NP: June 20, 1864 Philadelphia Inquirer: Associated Press Accounts, June 15-16

   

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in June 1864

Editor’s Note: This article was transcribed by Jackie Martin.

ASSOCIATED PRESS ACCOUNTS.

ARMY OF THE POTOMAC, June 16, 6 P. M.—SMITH’S command, which crossed the James River at Point of Rocks on Tuesday evening, advanced early yesterday morning on the City Point and Petersburg Railroad, and found the enemy near Harrison’s Creek, and drove them into their fortifications some half a mile beyond.

The line of battle was formed.  HANCOCK’S, with colored division on the left.  A charge was made, and the entire line of works was taken, with sixteen guns, three hundred prisoners, and several battle flags.

The position was one of great strength, and should have resisted an attack from a much heavier force.

The colored troops are reported as behaving admirably, taking their part in the line at the same time with the white troops.

Our loss in the entire affair was not over 200, of which some 40 were colored.

The Second Corps came up in the evening and took position on the left of SMITH.  In the morning an advance was made by the Second Corps, under Gen. BIRNEY, and the enemy were driven from another strong position with considerable loss in killed, wounded and prisoners.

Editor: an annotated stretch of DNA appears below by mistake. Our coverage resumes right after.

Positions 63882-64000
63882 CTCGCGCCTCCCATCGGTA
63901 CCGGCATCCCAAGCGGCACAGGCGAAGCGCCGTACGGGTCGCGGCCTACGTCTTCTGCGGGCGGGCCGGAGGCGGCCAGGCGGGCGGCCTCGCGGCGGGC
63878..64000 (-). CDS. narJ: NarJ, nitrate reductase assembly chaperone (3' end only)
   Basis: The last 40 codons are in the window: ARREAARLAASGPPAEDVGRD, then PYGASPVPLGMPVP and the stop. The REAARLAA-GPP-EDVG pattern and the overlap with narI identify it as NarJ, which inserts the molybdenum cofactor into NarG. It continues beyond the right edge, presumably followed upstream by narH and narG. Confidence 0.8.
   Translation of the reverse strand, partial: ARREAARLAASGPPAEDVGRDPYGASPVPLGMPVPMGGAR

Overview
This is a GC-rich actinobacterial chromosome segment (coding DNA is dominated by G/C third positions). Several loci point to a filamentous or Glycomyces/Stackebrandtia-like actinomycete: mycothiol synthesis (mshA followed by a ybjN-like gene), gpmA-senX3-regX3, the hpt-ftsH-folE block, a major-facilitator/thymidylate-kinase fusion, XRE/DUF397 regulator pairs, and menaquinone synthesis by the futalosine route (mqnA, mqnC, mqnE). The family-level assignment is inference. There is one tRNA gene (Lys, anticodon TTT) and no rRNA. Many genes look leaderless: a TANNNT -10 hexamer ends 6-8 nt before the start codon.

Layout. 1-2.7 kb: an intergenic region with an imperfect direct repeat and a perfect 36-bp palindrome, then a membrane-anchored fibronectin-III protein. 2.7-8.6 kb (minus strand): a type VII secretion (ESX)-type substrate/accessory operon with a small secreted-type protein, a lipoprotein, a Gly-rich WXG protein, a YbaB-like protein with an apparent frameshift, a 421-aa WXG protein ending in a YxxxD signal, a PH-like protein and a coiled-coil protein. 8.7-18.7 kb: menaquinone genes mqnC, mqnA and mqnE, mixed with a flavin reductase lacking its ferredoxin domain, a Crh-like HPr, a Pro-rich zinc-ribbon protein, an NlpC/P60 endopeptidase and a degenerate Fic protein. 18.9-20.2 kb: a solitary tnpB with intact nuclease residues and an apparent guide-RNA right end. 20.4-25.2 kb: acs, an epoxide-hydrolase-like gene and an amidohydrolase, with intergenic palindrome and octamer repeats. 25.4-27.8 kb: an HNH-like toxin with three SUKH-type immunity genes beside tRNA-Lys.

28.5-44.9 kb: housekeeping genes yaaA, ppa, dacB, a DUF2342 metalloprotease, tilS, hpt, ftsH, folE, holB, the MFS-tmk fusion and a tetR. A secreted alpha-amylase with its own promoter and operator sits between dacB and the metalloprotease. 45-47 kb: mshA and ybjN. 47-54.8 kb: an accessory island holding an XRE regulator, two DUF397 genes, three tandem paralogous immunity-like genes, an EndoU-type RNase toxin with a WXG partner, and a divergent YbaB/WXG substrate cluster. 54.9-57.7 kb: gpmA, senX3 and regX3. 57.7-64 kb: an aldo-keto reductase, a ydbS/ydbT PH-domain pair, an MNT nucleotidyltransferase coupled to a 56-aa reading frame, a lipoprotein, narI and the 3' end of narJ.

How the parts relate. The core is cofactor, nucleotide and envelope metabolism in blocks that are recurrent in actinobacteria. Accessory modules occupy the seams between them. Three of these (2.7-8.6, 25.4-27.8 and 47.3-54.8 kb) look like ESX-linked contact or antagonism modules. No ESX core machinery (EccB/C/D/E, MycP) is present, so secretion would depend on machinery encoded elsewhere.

In the afternoon BURNSIDE came up and took the left of HANCOCK, and at 6 P. M. a combined advance was made along the line and a desperate struggle ensued on the left and centre, both with artillery and infantry, which lasted till long after dark, BIRNEY’S Division gaining a breastwork in their front.

A large number of prisoners were taken by this Corps.  This morning another advance was made along the line at daybreak, and BURNSIDE has sent in about 100 prisoners, 16 of whom are officers.  Most of the prisoners are Tennesseans, and from BEAUREGARD’S army.  They also took a battle-flag.

General HANCOCK has also captured a number of prisoners, who are on the way to the rear.

Our guns now command Petersburg, and we can shell the city at any time.

Among the wounded are Colonel EAGAN (sic), commanding the First Brigade, Third Division, Second Corps.  He was struck by a piece of shell in the back, but the wound is not of a serious character.

Colonel TANNATT, of the First Massachusetts Heavy Artillery, was wounded, and Major HAMILTON, One-hundred-and-tenth Pennsylvania, killed.[SOPO Editor’s Note: Major Isaac T. Hamilton was not killed during the Second Battle of Petersburg.  He was presumably wounded at some point in June, probably during the Second Battle of Petersburg due to the presence of this newspaper mention, or was away from the regiment, because the commander of the 110th Pennsylvania on June 30, 1864 was Captain William Stewart.  More research is necessary.]

General GRANT returned to head-quarters from City Point last evening, and this morning has gone to the front.

Our loss is said to be about one thousand yesterday, while that of the enemy was equally as large.1

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Source:

  1. “Associated Press Accounts.” Philadelphia Inquirer. June 20, 1864, p. 1 col. 4-5

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